– Neighborhood mother to PracticalDad

For those who try to control the household electronics, monitoring what’s used and for how long presents the greatest struggle.  This is especially the case with new electronic devices that enter the household.  In our case, an iPod Touch and a Nintendo DS, gifts that were given when Eldest and Middle reached a certain age in their teens.  But when does it become too much and how do I control it?  And yes, I consider it entirely appropriate to control the usage.

I have never believed that it’s alright to give kids unfettered access to electronics, whether it’s computer, television or game system.  Apart from the typical concerns – desensitization to violence and lack of exercise – my real worries are the stifling of their creativity and critical thinking skills.  It’s these gifts and skills that will most enable them to survive as adults.  Middle would argue with me about how his friends all had this or that particular system, a TV in the room or their own laptop by the third grade.  This began to slack off after I laid out my concerns by asking if all of your friends spend the bulk of their time playing games, who’s going to make the best living – the game user or the guy who spent the time learning how to think and develop the game?  I was surprised when this particular point paid dividends.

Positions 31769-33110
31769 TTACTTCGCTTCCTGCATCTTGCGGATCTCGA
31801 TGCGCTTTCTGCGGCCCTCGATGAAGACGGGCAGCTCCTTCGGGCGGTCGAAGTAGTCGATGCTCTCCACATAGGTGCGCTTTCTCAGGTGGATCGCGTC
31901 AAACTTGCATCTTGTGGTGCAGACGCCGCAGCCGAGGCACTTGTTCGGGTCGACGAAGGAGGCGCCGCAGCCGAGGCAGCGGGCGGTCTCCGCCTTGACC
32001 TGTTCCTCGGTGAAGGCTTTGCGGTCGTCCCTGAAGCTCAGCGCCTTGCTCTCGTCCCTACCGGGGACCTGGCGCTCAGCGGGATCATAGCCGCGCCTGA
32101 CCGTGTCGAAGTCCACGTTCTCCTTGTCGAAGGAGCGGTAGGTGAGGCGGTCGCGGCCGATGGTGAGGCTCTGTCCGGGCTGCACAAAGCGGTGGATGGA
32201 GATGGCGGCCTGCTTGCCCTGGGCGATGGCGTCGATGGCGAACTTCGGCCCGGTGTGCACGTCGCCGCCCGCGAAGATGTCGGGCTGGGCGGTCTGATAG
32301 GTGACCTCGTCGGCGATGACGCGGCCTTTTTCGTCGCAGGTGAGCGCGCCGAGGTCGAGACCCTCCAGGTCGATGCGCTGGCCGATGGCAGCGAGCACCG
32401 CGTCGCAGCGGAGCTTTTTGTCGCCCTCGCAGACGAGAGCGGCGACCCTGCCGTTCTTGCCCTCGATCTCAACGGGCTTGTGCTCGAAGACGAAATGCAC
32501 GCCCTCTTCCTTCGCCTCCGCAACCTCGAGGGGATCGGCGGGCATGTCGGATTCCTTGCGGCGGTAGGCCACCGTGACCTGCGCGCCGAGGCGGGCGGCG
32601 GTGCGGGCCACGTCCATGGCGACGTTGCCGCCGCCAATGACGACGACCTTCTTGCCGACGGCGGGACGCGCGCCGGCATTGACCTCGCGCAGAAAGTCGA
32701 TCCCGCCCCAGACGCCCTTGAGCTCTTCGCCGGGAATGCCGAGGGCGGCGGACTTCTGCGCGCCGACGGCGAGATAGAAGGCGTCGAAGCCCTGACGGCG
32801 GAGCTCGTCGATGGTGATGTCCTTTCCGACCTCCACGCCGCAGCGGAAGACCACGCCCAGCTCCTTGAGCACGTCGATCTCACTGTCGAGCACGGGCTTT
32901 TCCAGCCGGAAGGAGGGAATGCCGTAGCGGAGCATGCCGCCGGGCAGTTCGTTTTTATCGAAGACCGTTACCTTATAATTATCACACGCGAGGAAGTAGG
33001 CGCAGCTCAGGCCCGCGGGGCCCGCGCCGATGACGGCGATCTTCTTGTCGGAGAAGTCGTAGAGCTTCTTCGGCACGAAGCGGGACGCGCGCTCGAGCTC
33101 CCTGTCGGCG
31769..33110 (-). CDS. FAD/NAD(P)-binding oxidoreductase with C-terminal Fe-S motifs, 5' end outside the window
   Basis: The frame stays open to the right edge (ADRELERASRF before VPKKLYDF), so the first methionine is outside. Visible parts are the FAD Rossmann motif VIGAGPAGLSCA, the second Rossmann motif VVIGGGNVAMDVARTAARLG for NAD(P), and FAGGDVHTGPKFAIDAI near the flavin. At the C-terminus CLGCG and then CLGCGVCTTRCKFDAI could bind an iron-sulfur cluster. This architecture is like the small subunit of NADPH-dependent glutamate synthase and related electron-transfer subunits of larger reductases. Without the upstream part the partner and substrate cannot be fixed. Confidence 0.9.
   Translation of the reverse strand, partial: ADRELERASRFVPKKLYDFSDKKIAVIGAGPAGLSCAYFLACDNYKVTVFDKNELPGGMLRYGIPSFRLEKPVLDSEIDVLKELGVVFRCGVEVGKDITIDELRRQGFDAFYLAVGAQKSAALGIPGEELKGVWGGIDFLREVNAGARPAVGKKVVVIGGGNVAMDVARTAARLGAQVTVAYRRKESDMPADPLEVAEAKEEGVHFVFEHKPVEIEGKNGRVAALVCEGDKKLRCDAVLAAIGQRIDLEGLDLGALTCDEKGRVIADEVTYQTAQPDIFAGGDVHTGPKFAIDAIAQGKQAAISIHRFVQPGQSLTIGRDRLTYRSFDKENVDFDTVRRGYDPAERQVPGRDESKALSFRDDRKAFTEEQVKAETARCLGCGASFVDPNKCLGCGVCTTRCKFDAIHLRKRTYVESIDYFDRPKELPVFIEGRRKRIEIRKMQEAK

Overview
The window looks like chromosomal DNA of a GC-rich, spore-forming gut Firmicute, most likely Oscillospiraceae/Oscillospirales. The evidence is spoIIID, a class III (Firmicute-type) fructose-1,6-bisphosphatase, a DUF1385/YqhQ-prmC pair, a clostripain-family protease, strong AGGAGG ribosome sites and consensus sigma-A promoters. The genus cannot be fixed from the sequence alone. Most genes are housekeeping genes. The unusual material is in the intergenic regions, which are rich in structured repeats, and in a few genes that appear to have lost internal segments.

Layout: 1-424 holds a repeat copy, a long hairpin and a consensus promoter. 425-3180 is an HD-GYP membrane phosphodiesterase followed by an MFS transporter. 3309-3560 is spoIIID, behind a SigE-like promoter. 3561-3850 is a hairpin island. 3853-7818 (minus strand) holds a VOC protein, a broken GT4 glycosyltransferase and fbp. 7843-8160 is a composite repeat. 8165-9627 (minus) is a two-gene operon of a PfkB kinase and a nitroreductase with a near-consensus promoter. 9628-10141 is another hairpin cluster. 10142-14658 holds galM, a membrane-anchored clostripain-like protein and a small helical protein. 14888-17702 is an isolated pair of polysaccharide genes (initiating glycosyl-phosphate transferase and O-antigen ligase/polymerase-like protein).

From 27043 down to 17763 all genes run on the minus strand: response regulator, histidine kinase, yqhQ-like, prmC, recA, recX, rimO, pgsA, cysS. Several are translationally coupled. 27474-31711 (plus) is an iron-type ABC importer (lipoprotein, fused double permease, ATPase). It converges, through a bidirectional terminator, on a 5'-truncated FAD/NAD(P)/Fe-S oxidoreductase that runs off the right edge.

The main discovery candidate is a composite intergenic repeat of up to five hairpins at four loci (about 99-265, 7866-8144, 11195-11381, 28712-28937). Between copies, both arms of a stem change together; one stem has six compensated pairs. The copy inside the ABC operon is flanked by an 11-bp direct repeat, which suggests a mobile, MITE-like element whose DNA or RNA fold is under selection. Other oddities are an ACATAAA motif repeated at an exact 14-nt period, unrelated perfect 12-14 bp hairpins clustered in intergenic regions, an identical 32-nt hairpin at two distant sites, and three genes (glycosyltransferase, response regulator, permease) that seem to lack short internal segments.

But still, we’re not Amish and the kids should be able to play or experience the technology.  So how much is too much and what can I do? 

First, understand that there is no data that says that X hours on electronics is optimal and Y hours is harmful.  You’ll have to use your best judgment and choose a time.  Since most kids are spending about five hours on electronics outside of school, we decided that each child having two hours of screen time – whether television, computer or game system – should be sufficient.  This ration increases on weekends.  And there are still individual variances.  Eldest spends more time than that on homework some days, so we give some allowance for free time since much of her homework is on the computer.  Likewise, another of the children gets snarly when told to turn off a game and we’ve had to learn that this child shouldn’t have such unfettered time on a screen.

Second, understand that there are some steps you can take to help control things.  The most important is that screens stay in public areas so that use can be monitored and times controlled.  This becomes more difficult with the arrival of the portable devices such as the Touch or the DS, which can move from room to room.  This means that I have to be willing to check on things like a housebound Shore Patrol.  If you think that you should be able to keep the devices in a central location and to be used with your approval, then that would work as well.  Establish ground rules.  I’ve now told kids that there will be no electronics at any dinner table, ours or friends whose own kids text at the table.  Likewise, if you’re talking to me, expect to put the device away for the duration of the conversation.